With the reveal season for the upcoming March of the Lich King expansion being put on hold due to the Death Knight Preview Showmatch (which, by the way, did not really stop previously unknown cards from randomly showing up both across Day 1 and Day 2), Hearthstone Game Designer Chadd "Celestalon" Nervig took some time to share more dedicated insights regarding the new set - including Team 5's goals with certain classes and how the new cards work or actually came to be.
This new series - dubbed "Behind the Cards" and teased as a possibility a little while ago - was partially featured on the official Hearthstone Twitter, and might even become a staple going forward. Following that particular inspiration, in this article we've collected all of Celestalon's recent insights (plus some bonus commentary by another designer, Leo Robles) on Paladin, a class whose main focus in March of the Lich King will be on Blood Elves and Dragons. We expect more of these "behind the scenes" thoughts to follow in the near future!
If you'd like to read more of such Dev Insights, we've also created a new relevant content tag, which can be accessed by clicking the banner below - whenever we'll publish other articles like this one, they will appear there as well! Including some of our coverage from the past.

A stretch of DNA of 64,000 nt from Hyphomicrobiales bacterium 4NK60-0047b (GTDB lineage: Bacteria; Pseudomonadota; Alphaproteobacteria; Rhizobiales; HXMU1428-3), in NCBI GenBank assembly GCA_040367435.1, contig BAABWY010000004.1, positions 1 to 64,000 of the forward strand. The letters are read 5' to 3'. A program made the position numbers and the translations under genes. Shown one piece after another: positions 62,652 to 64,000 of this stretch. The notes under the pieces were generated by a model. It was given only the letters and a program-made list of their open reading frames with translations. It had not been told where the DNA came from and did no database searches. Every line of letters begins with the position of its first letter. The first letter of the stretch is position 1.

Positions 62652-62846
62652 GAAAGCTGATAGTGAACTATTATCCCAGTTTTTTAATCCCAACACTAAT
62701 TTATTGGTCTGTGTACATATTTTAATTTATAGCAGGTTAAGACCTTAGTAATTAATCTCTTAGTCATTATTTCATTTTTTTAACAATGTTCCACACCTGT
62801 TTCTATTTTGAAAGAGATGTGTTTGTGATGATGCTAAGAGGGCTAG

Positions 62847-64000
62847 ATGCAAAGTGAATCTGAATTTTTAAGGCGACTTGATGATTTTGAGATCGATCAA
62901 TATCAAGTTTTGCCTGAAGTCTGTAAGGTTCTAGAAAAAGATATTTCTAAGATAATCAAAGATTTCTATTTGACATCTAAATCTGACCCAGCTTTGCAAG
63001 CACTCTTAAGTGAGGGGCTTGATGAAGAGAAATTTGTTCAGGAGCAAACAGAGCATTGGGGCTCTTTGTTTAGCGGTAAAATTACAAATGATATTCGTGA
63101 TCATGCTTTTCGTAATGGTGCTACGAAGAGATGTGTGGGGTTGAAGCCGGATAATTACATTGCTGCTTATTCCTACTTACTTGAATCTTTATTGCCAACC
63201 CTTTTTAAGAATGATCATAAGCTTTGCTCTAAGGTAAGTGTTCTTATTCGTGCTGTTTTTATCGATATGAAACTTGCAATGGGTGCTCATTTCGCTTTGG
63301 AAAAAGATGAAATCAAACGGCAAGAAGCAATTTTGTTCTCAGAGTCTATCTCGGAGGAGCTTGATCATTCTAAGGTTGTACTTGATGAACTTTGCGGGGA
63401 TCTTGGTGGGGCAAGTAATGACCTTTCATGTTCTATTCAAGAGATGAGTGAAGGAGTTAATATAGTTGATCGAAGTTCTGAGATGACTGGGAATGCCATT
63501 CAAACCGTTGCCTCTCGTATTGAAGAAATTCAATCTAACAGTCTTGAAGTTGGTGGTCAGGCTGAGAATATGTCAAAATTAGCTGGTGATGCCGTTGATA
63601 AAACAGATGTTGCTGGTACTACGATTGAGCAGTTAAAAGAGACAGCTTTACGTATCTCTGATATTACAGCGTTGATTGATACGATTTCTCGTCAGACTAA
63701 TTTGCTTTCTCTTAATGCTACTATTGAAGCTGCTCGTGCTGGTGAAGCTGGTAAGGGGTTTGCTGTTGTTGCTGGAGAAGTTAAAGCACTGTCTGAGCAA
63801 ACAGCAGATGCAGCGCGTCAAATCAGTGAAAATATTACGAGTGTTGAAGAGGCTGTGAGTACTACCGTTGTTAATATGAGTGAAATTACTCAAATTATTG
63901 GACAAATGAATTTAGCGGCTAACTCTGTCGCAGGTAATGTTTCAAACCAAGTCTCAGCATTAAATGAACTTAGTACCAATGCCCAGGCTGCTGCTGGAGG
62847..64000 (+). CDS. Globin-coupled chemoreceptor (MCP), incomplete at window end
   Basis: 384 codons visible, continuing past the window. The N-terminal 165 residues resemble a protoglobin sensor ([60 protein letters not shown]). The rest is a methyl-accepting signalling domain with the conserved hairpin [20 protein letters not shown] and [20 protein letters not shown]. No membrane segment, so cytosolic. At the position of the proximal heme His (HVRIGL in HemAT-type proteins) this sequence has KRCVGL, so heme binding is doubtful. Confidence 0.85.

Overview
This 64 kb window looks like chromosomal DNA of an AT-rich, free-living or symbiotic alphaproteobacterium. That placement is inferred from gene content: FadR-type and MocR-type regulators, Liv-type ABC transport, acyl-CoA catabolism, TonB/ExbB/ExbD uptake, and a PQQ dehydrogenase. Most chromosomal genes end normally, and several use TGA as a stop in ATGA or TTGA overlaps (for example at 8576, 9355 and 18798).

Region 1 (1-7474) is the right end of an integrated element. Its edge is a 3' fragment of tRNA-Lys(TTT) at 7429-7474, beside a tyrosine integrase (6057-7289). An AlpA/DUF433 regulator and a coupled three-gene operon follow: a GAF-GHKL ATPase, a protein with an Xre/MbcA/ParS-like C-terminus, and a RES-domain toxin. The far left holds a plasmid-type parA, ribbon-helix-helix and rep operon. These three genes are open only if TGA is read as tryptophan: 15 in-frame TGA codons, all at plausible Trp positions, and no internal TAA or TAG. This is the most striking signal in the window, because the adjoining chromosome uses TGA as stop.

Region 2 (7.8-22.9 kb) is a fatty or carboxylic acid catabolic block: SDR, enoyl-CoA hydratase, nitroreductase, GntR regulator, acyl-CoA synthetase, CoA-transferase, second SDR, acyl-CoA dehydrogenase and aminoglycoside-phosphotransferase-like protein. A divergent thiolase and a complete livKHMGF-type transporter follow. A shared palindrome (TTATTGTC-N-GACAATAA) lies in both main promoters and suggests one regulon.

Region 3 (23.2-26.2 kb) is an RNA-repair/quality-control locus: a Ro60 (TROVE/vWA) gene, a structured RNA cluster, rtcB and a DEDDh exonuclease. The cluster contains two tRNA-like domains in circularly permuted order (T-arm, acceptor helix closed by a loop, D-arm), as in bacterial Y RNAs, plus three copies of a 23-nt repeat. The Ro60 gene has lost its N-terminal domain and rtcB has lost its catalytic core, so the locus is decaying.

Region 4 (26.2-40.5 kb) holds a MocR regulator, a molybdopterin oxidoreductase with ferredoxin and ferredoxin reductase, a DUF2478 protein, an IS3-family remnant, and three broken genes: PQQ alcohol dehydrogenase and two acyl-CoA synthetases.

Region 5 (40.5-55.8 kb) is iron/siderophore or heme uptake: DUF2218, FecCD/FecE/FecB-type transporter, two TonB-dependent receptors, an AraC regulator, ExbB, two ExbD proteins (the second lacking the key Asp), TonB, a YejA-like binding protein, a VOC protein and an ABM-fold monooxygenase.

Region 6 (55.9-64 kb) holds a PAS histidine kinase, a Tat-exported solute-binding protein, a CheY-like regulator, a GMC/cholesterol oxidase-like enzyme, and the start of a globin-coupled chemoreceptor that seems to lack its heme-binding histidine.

Paladin - Design Goals and Themes
Starting with some flavor, Paladin's set for March of the Lich King was designed in order to showcase the Blood Knights, the Paladin equivalent of the Blood Elves. This order of knights was led by none other than Lady Liadrin, appearing in this expansion as a class Legendary together with her "Blood Matriarch" title.
However, Blood Knights are not your ordinary Paladins! First of all, their relationship with the Light is vastly different, as they used to wield it in a rather unorthodox way. To be specific, Blood Knights would siphon their powers directly from M'uru, a captive Naaru kept imprisoned beneath Silvermoon.
While this method was effective in the way that it didn't require one to have faith in the Light, it was generally deemed to be unethical and was rather testing, if not straight up painful, for those invoking their power this way. Pain for gain, we might say: something that a portion of the new Paladin cards depicts very well.
A big goal for us with Paladin in this set was to highlight the Blood Knights, the Paladins of the Blood Elves (not to be confused with Blood Death Knights, unrelated).